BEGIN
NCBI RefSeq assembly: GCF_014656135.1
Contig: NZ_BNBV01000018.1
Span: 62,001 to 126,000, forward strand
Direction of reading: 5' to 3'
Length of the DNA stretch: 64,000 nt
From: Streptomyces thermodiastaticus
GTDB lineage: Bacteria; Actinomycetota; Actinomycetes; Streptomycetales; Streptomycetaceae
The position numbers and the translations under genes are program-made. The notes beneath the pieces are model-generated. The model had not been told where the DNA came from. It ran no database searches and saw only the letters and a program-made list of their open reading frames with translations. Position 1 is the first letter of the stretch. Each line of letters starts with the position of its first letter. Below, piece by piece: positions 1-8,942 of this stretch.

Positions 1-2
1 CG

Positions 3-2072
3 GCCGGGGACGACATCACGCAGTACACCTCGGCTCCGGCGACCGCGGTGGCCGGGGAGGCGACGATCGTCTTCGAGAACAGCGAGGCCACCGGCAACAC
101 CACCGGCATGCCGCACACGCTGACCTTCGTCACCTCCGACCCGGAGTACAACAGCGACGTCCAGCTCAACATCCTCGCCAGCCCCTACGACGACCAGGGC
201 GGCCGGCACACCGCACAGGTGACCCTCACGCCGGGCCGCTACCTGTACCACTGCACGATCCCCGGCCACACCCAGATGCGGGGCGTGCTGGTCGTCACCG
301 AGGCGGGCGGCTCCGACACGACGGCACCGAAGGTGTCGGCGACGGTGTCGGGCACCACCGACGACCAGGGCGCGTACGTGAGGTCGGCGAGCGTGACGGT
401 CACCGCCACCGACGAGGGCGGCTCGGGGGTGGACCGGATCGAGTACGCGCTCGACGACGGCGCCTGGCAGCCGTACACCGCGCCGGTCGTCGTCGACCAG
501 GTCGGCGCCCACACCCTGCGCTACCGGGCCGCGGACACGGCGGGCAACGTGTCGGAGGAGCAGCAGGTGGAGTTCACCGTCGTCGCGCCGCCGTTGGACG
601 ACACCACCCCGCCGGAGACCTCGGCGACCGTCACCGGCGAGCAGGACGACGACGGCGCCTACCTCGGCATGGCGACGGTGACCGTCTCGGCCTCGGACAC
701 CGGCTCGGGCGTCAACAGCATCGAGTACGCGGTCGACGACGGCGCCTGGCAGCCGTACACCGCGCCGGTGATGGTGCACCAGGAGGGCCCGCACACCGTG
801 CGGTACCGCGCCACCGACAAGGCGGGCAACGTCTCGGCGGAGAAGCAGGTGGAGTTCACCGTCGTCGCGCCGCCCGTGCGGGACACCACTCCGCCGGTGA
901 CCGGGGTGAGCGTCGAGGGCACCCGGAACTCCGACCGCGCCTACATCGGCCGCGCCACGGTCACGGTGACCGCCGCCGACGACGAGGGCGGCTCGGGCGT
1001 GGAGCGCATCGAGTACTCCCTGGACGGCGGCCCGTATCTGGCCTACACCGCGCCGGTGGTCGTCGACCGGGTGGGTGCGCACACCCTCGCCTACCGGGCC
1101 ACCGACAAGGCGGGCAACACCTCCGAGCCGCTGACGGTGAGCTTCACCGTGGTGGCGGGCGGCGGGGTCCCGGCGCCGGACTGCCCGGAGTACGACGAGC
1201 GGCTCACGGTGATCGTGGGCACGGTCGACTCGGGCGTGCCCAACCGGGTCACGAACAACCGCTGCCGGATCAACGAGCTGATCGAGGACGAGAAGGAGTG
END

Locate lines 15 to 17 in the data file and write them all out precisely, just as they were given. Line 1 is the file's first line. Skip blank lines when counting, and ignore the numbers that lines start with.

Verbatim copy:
301 AGGCGGGCGGCTCCGACACGACGGCACCGAAGGTGTCGGCGACGGTGTCGGGCACCACCGACGACCAGGGCGCGTACGTGAGGTCGGCGAGCGTGACGGT
401 CACCGCCACCGACGAGGGCGGCTCGGGGGTGGACCGGATCGAGTACGCGCTCGACGACGGCGCCTGGCAGCCGTACACCGCGCCGGTCGTCGTCGACCAG
501 GTCGGCGCCCACACCCTGCGCTACCGGGCCGCGGACACGGCGGGCAACGTGTCGGAGGAGCAGCAGGTGGAGTTCACCGTCGTCGCGCCGCCGTTGGACG